Saint Alphonsus to participate in international clinical trial for heart procedures

Saint Alphonsus inside tour
Posted at 12:01 PM, Dec 10, 2021
and last updated 2021-12-10 18:31:42-05

BOISE, Idaho — Saint Alphonsus is one of the around 80 hospitals in the United States, Canada and Europe to patriciate in the Tendyne Mitral Valve System clinical trial, which involves a new minimally invasive heart valve replacement.

The procedure is now available to patients at the Saint Alphonsus Regional Medical Center in Boise and looks to provide a new way of doing heart valve replacements, that is less invasive to the patient.

“Many patients may have mitral regurgitation and not even know it and may not require any medical intervention. But in more severe cases, the patient could experience fatigue, shortness of breath, leg swelling, dizziness, and an overall lack of energy. And left untreated, over time the heart can become enlarged or weaken, and patients can experience irregular heart rhythms,” Saint Alphonsus Cardiothoracic Surgery Medical Director Dr. Farivar said. “It’s a great compliment to our cardiothoracic team that Saint Alphonsus is the only hospital in the region offering this major clinical trial to its patients.”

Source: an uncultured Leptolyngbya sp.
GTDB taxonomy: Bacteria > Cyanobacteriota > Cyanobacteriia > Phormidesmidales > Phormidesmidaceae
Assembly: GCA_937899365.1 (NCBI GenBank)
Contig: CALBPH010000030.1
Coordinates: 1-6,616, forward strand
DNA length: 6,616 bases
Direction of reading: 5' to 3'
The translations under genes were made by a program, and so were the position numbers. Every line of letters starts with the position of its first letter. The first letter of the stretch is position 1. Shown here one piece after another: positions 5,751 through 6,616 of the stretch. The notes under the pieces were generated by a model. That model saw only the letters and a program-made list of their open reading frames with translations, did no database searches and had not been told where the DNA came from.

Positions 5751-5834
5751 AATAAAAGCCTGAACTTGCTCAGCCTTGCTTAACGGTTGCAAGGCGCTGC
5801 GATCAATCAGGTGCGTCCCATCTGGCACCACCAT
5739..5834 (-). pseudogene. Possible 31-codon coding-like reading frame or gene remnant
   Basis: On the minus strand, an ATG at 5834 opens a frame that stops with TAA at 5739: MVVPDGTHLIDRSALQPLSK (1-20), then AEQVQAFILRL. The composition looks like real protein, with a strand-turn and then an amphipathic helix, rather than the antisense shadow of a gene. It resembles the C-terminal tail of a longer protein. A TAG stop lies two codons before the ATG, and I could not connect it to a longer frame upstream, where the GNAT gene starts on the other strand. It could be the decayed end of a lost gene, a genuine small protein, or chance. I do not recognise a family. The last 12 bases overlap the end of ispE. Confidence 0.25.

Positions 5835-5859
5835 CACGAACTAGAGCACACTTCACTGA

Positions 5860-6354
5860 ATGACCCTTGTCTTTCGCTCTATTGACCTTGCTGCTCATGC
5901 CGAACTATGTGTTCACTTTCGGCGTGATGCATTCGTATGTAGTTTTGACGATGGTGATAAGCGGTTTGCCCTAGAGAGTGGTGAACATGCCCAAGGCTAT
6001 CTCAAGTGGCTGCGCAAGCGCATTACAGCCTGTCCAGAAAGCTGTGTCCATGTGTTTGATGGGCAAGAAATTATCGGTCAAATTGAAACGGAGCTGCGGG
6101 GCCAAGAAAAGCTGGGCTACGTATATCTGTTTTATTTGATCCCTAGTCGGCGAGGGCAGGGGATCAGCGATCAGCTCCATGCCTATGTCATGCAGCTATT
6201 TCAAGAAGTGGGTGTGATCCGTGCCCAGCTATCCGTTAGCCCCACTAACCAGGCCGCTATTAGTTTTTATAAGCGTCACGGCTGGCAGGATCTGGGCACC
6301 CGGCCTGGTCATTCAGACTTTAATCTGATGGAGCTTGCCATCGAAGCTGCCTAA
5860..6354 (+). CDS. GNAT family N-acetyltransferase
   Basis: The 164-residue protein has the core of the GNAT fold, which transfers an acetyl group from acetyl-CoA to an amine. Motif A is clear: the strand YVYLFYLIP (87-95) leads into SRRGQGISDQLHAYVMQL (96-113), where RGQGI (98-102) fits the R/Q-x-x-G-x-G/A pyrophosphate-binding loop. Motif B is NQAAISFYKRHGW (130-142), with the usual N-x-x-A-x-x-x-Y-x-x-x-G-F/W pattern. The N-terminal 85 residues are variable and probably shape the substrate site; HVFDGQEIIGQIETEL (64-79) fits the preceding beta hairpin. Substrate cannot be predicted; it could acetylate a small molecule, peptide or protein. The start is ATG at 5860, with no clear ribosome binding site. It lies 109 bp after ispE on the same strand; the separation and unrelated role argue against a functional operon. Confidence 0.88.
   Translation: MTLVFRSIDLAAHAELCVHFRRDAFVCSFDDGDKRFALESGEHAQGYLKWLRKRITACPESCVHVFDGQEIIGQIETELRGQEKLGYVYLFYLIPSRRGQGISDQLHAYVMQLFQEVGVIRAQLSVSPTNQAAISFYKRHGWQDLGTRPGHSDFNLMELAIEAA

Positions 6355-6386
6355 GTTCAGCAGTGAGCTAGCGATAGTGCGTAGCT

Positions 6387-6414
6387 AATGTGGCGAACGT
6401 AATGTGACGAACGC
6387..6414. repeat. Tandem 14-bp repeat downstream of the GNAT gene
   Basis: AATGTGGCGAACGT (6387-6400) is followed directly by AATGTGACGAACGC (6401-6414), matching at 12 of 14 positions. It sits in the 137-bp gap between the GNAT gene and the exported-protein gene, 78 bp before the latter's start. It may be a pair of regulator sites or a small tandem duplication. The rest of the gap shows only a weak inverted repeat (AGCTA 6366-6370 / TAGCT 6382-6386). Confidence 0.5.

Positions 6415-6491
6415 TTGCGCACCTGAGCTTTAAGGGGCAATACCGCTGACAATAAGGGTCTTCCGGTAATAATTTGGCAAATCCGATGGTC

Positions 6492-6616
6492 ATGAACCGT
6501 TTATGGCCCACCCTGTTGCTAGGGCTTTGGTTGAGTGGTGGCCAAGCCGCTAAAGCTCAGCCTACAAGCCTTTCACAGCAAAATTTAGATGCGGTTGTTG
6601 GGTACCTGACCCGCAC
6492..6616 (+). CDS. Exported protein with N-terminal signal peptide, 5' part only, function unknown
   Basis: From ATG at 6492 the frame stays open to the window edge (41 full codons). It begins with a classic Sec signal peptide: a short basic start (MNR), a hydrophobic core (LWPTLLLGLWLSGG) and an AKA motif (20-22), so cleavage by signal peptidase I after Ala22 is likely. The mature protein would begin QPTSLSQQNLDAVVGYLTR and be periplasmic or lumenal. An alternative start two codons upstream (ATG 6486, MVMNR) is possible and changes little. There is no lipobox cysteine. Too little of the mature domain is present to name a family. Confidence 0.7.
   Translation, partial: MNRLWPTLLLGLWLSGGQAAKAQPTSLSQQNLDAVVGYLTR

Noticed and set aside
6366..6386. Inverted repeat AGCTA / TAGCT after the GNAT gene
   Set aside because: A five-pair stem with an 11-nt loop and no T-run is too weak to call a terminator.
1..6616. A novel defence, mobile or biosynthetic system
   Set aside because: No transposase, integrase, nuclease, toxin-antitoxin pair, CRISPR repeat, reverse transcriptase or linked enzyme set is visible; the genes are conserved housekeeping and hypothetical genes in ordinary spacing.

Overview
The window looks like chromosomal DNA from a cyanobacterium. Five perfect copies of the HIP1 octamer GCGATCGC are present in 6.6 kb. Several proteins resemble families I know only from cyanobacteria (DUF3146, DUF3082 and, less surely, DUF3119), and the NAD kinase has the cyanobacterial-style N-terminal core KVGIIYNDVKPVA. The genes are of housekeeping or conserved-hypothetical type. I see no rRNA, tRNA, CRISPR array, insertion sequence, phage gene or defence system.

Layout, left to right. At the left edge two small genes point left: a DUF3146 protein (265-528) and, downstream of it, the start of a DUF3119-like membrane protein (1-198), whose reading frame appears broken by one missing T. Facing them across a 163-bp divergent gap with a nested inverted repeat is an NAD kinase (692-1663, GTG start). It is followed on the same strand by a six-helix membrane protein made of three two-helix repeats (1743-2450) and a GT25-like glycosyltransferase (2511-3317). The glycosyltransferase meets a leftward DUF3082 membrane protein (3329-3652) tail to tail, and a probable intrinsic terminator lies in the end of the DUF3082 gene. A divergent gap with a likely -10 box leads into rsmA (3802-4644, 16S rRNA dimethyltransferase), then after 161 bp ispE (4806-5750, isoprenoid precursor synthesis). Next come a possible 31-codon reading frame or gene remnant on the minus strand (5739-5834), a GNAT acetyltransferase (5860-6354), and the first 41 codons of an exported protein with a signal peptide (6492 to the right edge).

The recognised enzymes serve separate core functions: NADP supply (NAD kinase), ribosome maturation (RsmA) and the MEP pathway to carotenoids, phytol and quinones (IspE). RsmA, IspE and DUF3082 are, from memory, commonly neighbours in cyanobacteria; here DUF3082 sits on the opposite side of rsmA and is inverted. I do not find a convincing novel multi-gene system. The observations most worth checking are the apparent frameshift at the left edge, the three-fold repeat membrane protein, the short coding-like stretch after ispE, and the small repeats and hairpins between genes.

The mitral valve in the heart is one of four valves that opens to let blood flow forward and closes to prevent the backflow of blood, but if the valve fails, it then results in mitral regurgitation.

“This clinical trial is significant because it’s testing a method to replace the mitral valve without requiring a traditional open-heart surgery or having the patient connected to a heart-lung machine,” Dr. Farivar added.

According to a press release from Saint Alphonsus staff, “Saint Alphonsus joins a prestigious list of hospitals and medical centers participating in the trial, including Stanford Health Care, the University of California at San Francisco, University of Southern California University Hospital, University of Michigan, the Cleveland Clinic, Providence Heart and Vascular (Portland), University of Virginia Medical Center, and Swedish Medical Center (Seattle).”